by Roy Young, MarketingProfs
Using Metrics That Don’t Matter to Top Management
In the 1970s, the Polish government set out to make its furniture industry more competitive in the global economy. To that end, the government rewarded furniture factories based on the total weight of their products manufactured. As a result, the citizens of Poland now have the world’s heaviest furniture, according to a March 4, 1999 article in the New York Times.
Of course, Polish officials didn’t intend to produce heavy pieces of furniture; they wanted to increase production. Yet as this example reveals, performance metrics can’t produce their intended outcomes if they don’t measure what really matters to the business.
As a marketer, you have no shortage of metrics at your disposal—including brand awareness, customer satisfaction, and ad readership, to name just a few. However, your CEO and CFO, as well as your firm’s shareholders, care less about these metrics than they do about others—particularly cash flow. Though these metrics are generally not part of the marketing vocabulary, they should be. They enable you to tell the story of how marketing contributes to your firm’s performance. Use the wrong metrics to communicate marketing’s value, and you risk producing a lot of heavy furniture.
How to select the right metrics? Master our marketing metrics audit process—or Marketing MAP—by applying these seven steps:
Step 1: Identify your firm’s cash-flow drivers.
Your firm’s cash-flow drivers stem from the company’s business model, which may be based primarily on high profit margins, rapid turnover of inventory, or leverage (such as Disney’s selling of characters to other companies). Cash-flow drivers also derive from sources of cash—such as customer acquisition and retention, share of wallet within product category, and share of wallet across categories.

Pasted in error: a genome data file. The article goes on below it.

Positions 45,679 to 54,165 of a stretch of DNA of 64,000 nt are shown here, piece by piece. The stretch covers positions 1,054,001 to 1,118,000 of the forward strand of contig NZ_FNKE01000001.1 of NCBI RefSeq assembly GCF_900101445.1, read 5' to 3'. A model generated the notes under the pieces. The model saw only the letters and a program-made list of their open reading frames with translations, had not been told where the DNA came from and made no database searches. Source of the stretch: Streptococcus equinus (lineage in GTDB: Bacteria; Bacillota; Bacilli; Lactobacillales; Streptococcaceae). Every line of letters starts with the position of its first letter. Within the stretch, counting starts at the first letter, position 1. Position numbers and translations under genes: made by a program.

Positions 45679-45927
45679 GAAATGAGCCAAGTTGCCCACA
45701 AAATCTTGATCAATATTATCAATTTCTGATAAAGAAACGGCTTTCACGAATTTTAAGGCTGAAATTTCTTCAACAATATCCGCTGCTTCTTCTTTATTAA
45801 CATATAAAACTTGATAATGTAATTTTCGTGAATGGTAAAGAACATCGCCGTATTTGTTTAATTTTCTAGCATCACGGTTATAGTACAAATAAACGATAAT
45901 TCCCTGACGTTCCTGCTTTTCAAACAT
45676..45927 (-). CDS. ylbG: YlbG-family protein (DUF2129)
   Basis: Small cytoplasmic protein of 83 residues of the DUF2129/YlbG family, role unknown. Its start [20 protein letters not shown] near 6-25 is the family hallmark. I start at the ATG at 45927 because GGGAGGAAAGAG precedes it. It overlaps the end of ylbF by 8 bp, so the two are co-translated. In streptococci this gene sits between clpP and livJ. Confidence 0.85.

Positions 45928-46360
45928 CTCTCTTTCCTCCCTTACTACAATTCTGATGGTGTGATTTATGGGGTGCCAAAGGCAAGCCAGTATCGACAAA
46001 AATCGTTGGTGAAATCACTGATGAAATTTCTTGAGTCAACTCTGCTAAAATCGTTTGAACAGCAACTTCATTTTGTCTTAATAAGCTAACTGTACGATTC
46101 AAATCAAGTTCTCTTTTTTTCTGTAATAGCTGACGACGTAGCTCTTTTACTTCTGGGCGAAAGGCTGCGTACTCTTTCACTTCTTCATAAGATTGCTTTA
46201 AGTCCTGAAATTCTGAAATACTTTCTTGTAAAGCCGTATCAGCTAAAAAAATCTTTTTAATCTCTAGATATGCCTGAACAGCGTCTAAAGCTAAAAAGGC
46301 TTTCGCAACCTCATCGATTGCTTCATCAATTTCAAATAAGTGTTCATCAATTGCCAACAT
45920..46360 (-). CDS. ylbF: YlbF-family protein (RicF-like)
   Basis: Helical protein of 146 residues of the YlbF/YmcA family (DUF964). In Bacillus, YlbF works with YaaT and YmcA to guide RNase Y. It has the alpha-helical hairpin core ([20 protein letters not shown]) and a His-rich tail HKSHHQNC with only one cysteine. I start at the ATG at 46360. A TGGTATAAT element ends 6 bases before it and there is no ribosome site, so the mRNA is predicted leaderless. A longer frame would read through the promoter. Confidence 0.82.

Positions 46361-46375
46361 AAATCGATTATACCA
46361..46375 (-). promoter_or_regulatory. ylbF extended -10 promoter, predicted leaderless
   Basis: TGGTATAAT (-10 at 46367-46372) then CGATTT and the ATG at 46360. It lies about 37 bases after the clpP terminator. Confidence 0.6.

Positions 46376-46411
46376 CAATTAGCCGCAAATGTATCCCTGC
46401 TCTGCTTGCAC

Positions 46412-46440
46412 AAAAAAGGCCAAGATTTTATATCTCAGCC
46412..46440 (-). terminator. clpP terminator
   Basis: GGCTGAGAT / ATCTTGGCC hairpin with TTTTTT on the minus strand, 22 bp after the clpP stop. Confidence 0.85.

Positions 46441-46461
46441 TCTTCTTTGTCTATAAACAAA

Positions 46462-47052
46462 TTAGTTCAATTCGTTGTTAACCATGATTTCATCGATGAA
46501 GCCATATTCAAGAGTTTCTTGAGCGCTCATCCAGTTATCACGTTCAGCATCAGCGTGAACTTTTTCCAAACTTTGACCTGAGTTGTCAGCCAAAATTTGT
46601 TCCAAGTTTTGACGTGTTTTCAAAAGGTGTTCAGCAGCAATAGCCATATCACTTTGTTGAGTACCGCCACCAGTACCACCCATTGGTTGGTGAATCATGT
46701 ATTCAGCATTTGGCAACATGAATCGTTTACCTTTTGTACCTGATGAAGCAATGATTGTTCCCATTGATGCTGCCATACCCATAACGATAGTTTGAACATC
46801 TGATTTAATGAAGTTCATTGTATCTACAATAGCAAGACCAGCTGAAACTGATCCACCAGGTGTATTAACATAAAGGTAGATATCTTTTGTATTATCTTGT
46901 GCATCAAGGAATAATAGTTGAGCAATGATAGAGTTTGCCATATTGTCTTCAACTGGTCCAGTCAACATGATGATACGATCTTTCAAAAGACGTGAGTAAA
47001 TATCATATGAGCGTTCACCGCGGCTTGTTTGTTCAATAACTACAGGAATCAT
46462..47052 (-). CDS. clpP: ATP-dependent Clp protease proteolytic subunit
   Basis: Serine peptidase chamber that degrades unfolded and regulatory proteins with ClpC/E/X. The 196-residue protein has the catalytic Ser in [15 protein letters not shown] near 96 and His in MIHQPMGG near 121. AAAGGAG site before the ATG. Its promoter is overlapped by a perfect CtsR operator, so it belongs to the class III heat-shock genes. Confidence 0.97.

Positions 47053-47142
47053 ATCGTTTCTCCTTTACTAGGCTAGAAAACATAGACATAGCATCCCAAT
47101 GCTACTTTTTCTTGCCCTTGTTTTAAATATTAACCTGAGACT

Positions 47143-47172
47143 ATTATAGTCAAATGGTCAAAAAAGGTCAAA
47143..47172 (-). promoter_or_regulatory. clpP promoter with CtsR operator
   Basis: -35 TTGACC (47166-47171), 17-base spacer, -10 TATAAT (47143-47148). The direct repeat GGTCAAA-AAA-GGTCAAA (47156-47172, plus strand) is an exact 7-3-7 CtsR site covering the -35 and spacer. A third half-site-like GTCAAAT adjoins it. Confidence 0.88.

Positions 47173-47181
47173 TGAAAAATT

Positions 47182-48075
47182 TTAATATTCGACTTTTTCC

Each company’s set of cash-flow drivers is unique. What are your firm’s drivers?
Step 2: Identify marketing activities that ultimately affect your company’s cash-flow drivers.
Your marketing department engages in a wide range of activities. But probably only some of these activities ultimately affect your company’s cash-flow drivers. List those activities that most influence your company’s cash-flow drivers. Your list will be unique to your department but may include activities such as executing TV ads, designing consumer promotions, creating product web sites, and participating in trade shows.
Step 3: Define an outcome metric for each marketing activity.
For each marketing activity you’ve listed, define an outcome metric—a measure enabling you to evaluate how well the activity generated the intended results. To illustrate, for executing a specific television commercial, you could define the outcome metric “brand preference.” For designing a consumer promotion, the metric might be “coupon redemption.”
Note that your outcome metrics represent intermediate results of particular marketing activities. That is, they don’t necessarily represent cash flow. For instance, for the activity “participating in trade shows,” suppose you defined the outcome metric “number of sales leads.” Number of leads is only an intermediate result, because leads don’t necessarily turn into sales—or cash flow.
Step 4: Show how your outcome metrics affect cash-flow drivers.